A simple sample project to help you get started using Azure Storage with .NET Core and C# as the development language.
Transfer objects to and from Azure Blob Storage using .NET
This repository contains a simple sample project to help you get started using Azure Storage with .NET Core and C# as the development language.
To complete this tutorial:
If you don't have an Azure subscription, create a free account before you begin.
Create a storage account using the Azure portal
First, create a new general-purpose storage account to use for this quickstart.
- Go to the Azure portal and log in using your Azure account.
- On the Hub menu, select New > Storage > Storage account - blob, file, table, queue.
- Enter a unique name for your storage account. Keep these rules in mind for naming your storage account:
- The name must be between 3 and 24 characters in length.
- The name may contain numbers and lowercase letters only.
- Make sure that the following default values are set:
- Deployment model is set to Resource manager.
- Account kind is set to General purpose.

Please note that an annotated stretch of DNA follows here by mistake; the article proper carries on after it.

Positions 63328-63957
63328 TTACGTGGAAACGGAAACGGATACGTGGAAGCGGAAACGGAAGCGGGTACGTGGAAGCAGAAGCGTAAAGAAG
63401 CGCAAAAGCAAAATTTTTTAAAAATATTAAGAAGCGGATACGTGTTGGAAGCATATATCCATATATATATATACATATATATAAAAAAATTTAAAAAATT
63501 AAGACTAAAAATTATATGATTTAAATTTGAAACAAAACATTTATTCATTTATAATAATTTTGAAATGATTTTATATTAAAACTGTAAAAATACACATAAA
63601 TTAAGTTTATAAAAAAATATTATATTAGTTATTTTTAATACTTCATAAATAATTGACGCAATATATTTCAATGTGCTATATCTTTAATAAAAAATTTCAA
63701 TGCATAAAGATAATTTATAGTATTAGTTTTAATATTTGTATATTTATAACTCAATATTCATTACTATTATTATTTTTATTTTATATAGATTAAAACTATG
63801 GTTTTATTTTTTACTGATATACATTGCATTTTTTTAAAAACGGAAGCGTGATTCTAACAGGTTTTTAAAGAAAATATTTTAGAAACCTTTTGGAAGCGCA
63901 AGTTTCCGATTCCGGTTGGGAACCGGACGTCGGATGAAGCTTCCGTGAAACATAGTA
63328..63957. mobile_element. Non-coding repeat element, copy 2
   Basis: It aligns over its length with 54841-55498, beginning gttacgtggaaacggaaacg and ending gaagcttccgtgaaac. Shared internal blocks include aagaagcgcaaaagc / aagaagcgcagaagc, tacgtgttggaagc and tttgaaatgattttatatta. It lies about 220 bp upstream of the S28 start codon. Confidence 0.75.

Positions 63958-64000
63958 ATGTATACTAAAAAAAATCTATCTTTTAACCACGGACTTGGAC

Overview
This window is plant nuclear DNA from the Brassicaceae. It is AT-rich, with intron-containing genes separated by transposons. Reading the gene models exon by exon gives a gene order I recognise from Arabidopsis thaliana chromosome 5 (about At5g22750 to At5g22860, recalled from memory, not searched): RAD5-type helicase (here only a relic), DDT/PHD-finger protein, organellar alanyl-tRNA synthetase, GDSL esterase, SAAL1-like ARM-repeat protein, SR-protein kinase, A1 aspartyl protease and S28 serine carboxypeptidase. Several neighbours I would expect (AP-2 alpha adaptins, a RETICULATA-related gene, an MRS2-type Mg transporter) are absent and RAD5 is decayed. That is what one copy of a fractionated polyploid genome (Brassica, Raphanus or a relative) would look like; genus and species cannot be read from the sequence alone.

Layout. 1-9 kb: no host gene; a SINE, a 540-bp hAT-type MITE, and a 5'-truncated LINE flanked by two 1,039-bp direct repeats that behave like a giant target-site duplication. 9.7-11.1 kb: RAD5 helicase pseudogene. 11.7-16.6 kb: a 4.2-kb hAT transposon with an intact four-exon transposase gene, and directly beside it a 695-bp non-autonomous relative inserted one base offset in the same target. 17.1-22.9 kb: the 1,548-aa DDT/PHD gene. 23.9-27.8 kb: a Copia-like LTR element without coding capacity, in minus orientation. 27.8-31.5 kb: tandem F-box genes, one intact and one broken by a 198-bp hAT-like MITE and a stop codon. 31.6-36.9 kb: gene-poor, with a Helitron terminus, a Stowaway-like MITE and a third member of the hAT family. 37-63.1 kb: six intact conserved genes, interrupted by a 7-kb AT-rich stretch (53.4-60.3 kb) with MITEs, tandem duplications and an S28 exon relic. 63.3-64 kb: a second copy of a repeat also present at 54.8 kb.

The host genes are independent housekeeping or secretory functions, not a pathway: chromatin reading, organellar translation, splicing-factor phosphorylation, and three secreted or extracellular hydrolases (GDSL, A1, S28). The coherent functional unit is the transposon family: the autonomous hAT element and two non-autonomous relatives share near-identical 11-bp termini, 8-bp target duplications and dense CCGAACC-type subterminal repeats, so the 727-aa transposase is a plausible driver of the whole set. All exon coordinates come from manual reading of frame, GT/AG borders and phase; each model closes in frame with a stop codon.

- Performance is set to Standard.
- Replication is set to Locally Redundant storage (LRS).
- Select your subscription.
- For Resource group, create a new one and give it a unique name.
- Select the Location to use for your storage account.
- Check Pin to dashboard and click Create to create your storage account.
After your storage account is created, it is pinned to the dashboard. Click on it to open it. Under Settings, click Access keys. Select the primary key and copy the associated Connection string to the clipboard, then paste it into a text editor for later use.
Put the connection string in an environment variable
This solution requires a connection string be stored in an environment variable securely on the machine running the sample. Follow one of the examples below depending on your Operating System to create the environment variable. If using windows close out of your open IDE or shell and restart it to be able to read the environment variable.
setx storageconnectionstring "<yourconnectionstring>"
At this point, you can run this application. It creates its own file to upload and download, and then cleans up after itself by deleting everything at the end.
Run the application
Navigate to your directory where the project file (.csproj) resides and run the application with the
dotnet run command.
The Azure storage documentation includes a rich set of tutorials and conceptual articles, which serve as a good complement to the samples.